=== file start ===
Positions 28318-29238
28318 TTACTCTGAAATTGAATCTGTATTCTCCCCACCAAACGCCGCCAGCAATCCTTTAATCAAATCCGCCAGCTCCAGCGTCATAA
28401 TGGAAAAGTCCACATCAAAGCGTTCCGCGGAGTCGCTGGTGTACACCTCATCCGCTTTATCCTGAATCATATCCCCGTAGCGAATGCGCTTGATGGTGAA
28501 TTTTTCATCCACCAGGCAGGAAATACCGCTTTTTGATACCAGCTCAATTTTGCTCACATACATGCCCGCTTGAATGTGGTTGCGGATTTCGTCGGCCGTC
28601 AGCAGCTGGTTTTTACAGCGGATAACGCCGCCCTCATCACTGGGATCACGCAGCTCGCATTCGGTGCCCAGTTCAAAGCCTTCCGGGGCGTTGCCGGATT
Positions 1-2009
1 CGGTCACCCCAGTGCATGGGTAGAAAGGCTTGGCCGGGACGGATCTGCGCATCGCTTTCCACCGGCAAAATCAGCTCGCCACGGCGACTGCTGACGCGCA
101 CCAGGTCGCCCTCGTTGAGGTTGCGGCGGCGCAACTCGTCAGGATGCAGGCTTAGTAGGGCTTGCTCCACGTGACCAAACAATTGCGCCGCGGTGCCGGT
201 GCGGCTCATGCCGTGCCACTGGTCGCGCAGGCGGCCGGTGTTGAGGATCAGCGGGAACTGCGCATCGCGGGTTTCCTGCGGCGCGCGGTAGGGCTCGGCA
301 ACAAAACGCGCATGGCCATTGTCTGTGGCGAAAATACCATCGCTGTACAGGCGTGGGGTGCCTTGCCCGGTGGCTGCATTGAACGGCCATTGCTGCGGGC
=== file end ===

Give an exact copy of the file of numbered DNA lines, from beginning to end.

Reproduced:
Positions 28318-29238
28318 TTACTCTGAAATTGAATCTGTATTCTCCCCACCAAACGCCGCCAGCAATCCTTTAATCAAATCCGCCAGCTCCAGCGTCATAA
28401 TGGAAAAGTCCACATCAAAGCGTTCCGCGGAGTCGCTGGTGTACACCTCATCCGCTTTATCCTGAATCATATCCCCGTAGCGAATGCGCTTGATGGTGAA
28501 TTTTTCATCCACCAGGCAGGAAATACCGCTTTTTGATACCAGCTCAATTTTGCTCACATACATGCCCGCTTGAATGTGGTTGCGGATTTCGTCGGCCGTC
28601 AGCAGCTGGTTTTTACAGCGGATAACGCCGCCCTCATCACTGGGATCACGCAGCTCGCATTCGGTGCCCAGTTCAAAGCCTTCCGGGGCGTTGCCGGATT
Positions 1-2009
1 CGGTCACCCCAGTGCATGGGTAGAAAGGCTTGGCCGGGACGGATCTGCGCATCGCTTTCCACCGGCAAAATCAGCTCGCCACGGCGACTGCTGACGCGCA
101 CCAGGTCGCCCTCGTTGAGGTTGCGGCGGCGCAACTCGTCAGGATGCAGGCTTAGTAGGGCTTGCTCCACGTGACCAAACAATTGCGCCGCGGTGCCGGT
201 GCGGCTCATGCCGTGCCACTGGTCGCGCAGGCGGCCGGTGTTGAGGATCAGCGGGAACTGCGCATCGCGGGTTTCCTGCGGCGCGCGGTAGGGCTCGGCA
301 ACAAAACGCGCATGGCCATTGTCTGTGGCGAAAATACCATCGCTGTACAGGCGTGGGGTGCCTTGCCCGGTGGCTGCATTGAACGGCCATTGCTGCGGGC